Madeleine L'Engle is one of those writers who, if you want examples of people who had Perfectly Ordinary Childhoods and Grew Up to be Great Writers to inspire you, you shouldn't compare yourself to. Of my favorite authors, Diana Wynne Jones has everyone beat for weird childhoods, but Madeleine comes close. Her parents were well off but not particularly happy (shades of Camilla). She spent most of her childhood in boarding schools, including one in Switzerland (like in And Both Were Young). Her father was a foreign correspondent, so when she WAS with her family, they were often traveling-- besides NYC and Switzerland, she also lived in Florida and South Carolina before she was grown (a bit like the Murrys and the Murry-O'Keefes, no? Except science, not foreign correspondence). She felt awkward and had trouble in school even though she was smart (like Meg), and she wrote from a young age (like Vicky).

Adulthood was no more Ordinary. She got a job in theater in NYC, working backstage and playing bit parts, with the idea that this actually counted as a steady day job to support her writing habit. In one production she caught the eye of Leading Man Hugh Franklin--in Two-Part Invention she seems a bit bewildered by that, why the Dashing Debonaire Leading Man would have any interest in a gawky "giraffe" of a bit player, although in the same book she SHOWS that HE most likely saw her as "stately" instead of giraffe-like, as he certainly was interested enough (shades here of Meg and her cluelessness about popular "jock" Calvin), and off they tumbled into courtship and marriage and unusual waking/sleeping hours. After a few years of attempting to raise kids in this theatrical Manhattan life (oh, and this was two biological kids, and one daughter of friends they adopted after said friends were suddenly killed in an accident-- a la Meet the Austins), they decided to chuck it all and buy a farm in the country, where they tried to run a general store. This didn't actually work. But the farm ended up as the model for the Murrys' house, complete with star-watching rock and snakes in the garden wall. Oh, and like the Austins, they apparently did a lot of spontaneous singing. And like Mrs.-Dr. Murry, she was often distracted by her work while attempting to, you know, provide her family with dinner-- if she'd HAD a Bunsen burner in her writing loft, they sure would have had a lot of stew.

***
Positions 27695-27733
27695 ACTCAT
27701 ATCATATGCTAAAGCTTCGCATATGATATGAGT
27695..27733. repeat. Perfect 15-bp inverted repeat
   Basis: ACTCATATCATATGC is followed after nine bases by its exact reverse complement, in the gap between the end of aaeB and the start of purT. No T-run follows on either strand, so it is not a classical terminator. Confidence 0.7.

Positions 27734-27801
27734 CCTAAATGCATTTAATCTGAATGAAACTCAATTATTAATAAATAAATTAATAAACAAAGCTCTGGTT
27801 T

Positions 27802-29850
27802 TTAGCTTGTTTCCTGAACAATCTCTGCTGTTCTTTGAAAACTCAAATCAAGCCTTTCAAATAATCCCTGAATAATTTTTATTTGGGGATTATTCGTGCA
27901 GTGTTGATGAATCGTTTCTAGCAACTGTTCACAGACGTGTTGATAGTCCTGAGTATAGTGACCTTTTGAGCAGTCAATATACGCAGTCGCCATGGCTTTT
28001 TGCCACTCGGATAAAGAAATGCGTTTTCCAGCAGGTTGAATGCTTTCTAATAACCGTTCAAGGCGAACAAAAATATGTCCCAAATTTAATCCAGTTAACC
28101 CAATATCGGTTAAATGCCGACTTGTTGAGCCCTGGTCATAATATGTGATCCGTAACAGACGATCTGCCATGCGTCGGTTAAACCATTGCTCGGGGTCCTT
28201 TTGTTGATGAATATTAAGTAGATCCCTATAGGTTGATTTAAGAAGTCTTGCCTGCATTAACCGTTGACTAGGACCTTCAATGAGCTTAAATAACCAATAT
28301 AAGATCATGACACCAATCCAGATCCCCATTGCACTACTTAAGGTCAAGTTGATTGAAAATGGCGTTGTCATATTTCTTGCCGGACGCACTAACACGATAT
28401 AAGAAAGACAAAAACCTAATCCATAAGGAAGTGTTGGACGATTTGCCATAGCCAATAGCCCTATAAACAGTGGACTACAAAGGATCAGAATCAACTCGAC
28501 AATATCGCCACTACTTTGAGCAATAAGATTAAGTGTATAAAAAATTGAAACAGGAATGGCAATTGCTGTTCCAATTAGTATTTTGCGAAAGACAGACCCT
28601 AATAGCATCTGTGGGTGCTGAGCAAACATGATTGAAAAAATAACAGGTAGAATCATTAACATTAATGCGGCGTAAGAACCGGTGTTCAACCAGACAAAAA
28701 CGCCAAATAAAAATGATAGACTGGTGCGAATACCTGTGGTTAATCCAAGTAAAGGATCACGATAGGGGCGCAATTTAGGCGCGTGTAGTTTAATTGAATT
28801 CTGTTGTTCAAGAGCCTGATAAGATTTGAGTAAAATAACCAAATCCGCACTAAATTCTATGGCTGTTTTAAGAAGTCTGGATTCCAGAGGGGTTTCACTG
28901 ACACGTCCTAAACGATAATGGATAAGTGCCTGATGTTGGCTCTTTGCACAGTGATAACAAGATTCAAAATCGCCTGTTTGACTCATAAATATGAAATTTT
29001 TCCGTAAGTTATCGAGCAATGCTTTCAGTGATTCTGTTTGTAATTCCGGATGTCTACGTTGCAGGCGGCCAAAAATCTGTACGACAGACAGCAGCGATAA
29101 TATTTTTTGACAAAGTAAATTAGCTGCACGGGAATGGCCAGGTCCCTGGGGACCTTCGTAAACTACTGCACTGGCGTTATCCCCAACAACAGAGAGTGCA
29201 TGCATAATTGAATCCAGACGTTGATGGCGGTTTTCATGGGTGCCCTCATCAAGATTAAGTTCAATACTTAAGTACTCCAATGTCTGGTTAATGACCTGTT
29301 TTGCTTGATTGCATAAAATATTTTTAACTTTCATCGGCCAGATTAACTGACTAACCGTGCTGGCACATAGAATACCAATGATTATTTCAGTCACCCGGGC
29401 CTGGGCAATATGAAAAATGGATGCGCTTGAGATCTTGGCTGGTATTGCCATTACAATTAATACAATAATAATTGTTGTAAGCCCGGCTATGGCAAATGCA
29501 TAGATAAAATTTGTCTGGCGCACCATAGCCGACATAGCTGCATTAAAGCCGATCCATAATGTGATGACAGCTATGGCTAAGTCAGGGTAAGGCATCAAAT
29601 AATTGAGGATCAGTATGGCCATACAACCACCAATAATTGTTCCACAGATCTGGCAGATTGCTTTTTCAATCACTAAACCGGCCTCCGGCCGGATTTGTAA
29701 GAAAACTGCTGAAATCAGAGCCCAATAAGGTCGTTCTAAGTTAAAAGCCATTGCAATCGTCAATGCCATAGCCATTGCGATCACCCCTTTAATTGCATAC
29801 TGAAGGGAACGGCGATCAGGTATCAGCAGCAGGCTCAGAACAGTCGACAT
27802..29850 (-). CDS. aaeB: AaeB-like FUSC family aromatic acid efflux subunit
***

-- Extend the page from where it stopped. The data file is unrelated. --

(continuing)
Because of course she was writing and writing and writing this whole time, and that is, of course, the most important part. When you're not requiring her to make you dinner, anyway.

Oh, by the way, they kept the farm as a vacation house, but went back to Manhattan in the end, where she took a position as the librarian at The Cathedral of St. John the Divine. And if you want to hear about legacy, this happened today.

This book is freshly out, and you better believe it's on my Christmas list. Of course I recommend you read all the volumes of The Crosswicks Journals for more about her life as well. Her nonfiction essays are too often forgotten by people who only remember her as a writer from their childhood!

SO, remember today, in the few hours of it we have left, to celebrate the life of one Madeleine L'Engle Camp Franklin, who inspired me so deeply I'm sometimes not sure which of my thoughts are mine and which were originally hers.

(For the record, today is also the 11th Anniversary of the death of the Man Who Wrote My Favorite Song. And if you read this in time, you can watch The Greatest Tribute Concert Ever on YouTube today. Supposedly they're only going to have it up today. Which may be over already. I'm not sure what time zone's definition of "day" they're GOING by).